It is said that of the three different types of porridge that we commonly get in Singapore, the Cantonese Congee is the most (natural) gas consuming and laborious compared to the Teochew and the Hainanese version. In order to get the smooth consistency of a Cantonese Congee, the rice needs to be on a furious boil for two hours while being constantly stirred. Perhaps that is one reason why there are not a lot of Cantonese style porridge being served in our hawker centres?
I met up again with our favourite Hong Kong Masterchef (retired) Gen Shu (That’s Uncle Gen, not General Shu) for breakfast one Sunday morning and as always he has many stories to tell me. It’s just too bad that I don’t really understand Cantonese or else, I assure you, this post will probably be 4 times longer than it is.
Anyway, having been the head chef in a major chain of Cantonese restaurants, Gen Shu is big on Congee and has exacting requirements for what he considers a good Cantonese style porridge. He tells me that the texture and smoothness of the porridge is paramount. That is the reason why he combines two different types of rice to make the Congee. The smoothness is also the result of adding fragrant oil into the Congee during the cooking process so that it becomes emulsified into the porridge. Once the Congee is made properly, it doesn’t matter what ingredients you add into it, it will still taste good.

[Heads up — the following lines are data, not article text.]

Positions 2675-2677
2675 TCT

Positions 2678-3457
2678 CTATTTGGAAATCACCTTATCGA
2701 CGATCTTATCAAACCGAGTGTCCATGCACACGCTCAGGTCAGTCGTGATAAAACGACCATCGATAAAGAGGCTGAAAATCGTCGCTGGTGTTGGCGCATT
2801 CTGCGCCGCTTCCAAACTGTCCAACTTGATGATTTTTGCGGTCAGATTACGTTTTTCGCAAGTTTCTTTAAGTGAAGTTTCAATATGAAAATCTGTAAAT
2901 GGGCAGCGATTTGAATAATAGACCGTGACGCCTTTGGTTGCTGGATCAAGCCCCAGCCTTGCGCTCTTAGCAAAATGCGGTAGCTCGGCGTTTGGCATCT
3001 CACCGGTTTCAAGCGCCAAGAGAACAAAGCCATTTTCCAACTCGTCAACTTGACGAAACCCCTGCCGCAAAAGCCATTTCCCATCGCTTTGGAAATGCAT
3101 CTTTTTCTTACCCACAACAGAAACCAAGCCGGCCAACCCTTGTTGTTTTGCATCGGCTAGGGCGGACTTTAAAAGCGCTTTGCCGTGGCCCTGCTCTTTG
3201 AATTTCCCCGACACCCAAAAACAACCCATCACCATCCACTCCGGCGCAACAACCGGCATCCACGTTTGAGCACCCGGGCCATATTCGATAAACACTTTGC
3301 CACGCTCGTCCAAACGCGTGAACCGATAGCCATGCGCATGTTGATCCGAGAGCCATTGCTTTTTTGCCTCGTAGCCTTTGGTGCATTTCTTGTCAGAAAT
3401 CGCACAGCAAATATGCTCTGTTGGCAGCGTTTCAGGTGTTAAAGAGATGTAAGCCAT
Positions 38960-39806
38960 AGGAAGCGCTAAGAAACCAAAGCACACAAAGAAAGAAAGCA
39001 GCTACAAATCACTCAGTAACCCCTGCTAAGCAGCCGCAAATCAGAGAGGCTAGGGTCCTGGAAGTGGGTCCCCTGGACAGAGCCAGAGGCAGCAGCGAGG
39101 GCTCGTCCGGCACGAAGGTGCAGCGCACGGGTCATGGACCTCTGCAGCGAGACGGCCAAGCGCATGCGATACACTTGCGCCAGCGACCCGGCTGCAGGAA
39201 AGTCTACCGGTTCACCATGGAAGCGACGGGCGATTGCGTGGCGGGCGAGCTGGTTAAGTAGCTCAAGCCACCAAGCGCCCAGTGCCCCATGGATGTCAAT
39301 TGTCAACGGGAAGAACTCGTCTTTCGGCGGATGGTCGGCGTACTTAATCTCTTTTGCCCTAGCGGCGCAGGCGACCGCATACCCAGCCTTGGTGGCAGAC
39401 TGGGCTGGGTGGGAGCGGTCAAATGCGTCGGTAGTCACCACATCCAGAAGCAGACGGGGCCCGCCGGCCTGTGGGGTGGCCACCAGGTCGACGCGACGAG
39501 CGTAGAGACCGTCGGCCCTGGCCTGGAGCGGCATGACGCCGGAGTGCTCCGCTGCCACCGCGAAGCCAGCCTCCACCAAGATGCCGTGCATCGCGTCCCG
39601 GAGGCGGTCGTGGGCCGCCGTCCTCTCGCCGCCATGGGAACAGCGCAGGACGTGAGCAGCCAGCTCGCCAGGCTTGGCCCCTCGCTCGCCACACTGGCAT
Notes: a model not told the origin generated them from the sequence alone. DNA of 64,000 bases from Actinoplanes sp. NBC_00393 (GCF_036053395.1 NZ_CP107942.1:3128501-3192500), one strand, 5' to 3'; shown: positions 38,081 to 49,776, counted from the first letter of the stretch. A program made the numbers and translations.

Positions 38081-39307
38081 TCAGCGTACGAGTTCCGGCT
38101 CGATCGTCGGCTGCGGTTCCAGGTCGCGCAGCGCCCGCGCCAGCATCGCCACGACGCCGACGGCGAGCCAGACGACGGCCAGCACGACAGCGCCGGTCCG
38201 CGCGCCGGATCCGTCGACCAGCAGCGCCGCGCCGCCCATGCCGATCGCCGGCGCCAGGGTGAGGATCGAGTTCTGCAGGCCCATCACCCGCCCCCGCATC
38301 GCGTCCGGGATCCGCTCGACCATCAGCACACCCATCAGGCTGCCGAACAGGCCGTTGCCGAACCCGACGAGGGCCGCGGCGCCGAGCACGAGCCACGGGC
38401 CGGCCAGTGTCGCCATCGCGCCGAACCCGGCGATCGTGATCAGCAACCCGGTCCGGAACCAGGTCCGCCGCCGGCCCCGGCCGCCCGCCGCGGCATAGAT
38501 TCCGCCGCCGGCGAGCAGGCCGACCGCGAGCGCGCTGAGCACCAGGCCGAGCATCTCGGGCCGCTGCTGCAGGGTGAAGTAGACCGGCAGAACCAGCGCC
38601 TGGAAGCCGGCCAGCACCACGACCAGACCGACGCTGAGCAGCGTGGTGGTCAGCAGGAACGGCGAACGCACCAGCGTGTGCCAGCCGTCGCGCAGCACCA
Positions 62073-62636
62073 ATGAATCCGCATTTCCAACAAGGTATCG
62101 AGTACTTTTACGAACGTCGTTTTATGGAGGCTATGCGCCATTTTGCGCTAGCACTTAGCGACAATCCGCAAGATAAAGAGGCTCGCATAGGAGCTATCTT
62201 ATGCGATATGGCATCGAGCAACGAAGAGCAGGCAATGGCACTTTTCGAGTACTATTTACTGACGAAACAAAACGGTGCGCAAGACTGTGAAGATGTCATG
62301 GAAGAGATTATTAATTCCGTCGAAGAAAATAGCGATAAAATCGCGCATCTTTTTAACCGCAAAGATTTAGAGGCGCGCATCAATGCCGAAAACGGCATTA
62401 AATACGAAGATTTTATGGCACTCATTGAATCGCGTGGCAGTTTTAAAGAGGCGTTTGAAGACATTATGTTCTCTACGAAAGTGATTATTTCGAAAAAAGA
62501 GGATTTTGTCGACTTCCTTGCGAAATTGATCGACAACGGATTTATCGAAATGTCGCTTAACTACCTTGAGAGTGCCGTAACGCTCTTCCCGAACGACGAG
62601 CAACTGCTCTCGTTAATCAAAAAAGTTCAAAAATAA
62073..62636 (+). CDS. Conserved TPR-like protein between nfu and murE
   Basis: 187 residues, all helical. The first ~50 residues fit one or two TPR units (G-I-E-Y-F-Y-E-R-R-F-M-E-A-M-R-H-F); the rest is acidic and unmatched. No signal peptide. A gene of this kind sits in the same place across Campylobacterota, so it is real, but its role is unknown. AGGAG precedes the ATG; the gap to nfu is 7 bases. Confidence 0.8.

We were there one morning with my kids and their cousins and I can tell you that the congee is so good that the kids all ordered extra bowls of the PLAIN Congee just to eat it! I think that says a lot about the Congee! 4.5/5
Gen Shu has quite a few different toppings for the congee but the most interesting one is the one with pig skin, cuttlefish, sliced pork, peanuts and fish cake. Those of you who are familiar with Hong Kong Cuisine will recognize it immediately as Sampan Porridge 艇仔粥.
Tradition has it that the Sampan Porridge was served aboard sampans that plied Liwan Lake on the western outskirts of Guangzhou. People would get onto the boats and eat the porridge while making the journey across the lake. Gen Shu tells me that in the past, strips of beef were used but nowadays it is substituted with pork because of the religious dietary restrictions of some customers. The porridge became so popular that restaurants in Hong Kong started serving it and it is now one of the most famous Congees in Hong Kong.
If you visit Gen Shu during the weekend, you also have the chance of tasting his Lo Mai Kai. Gen Shu tells me that he finds most of the local version too wet and gummy. The glutinous rice in Lo Mai Kai should not be gummy but instead hold its shape and be firm but still tender to the bite.
He is quite proud of the fact that he is the first and perhaps the only one who makes a rectangular shaped Lo Mai Kai. I was incredulous about this. Afterall, you just need to change the shape of the container right? Given the same ingredients, I could make a star shaped one if I like! Heck I could even make one the shape of the Gardens by the Bay! But sorry, because of the “Chicken and Duck” kind of communication between me and Gen Shu I never quite understood his reasoning behind the rectangular Lo Mai Gai! I do get that the glutinous rice was a nice texture but I think I still do like my Lo Mai Kai moist and gummy because that is what I grew up eating! 4/5
Great place to find a bowl of Cantonese style Congee and especially if you are looking for Sampan Porridge. The kids simply love the plain Congee. My favourite is the fried fish porridge but really, your favourite flavour will depend on your particular preference for the ingredients.
Many thanks for all your prayers. Gen Shu has had a successful heart operation and is now back at the stall!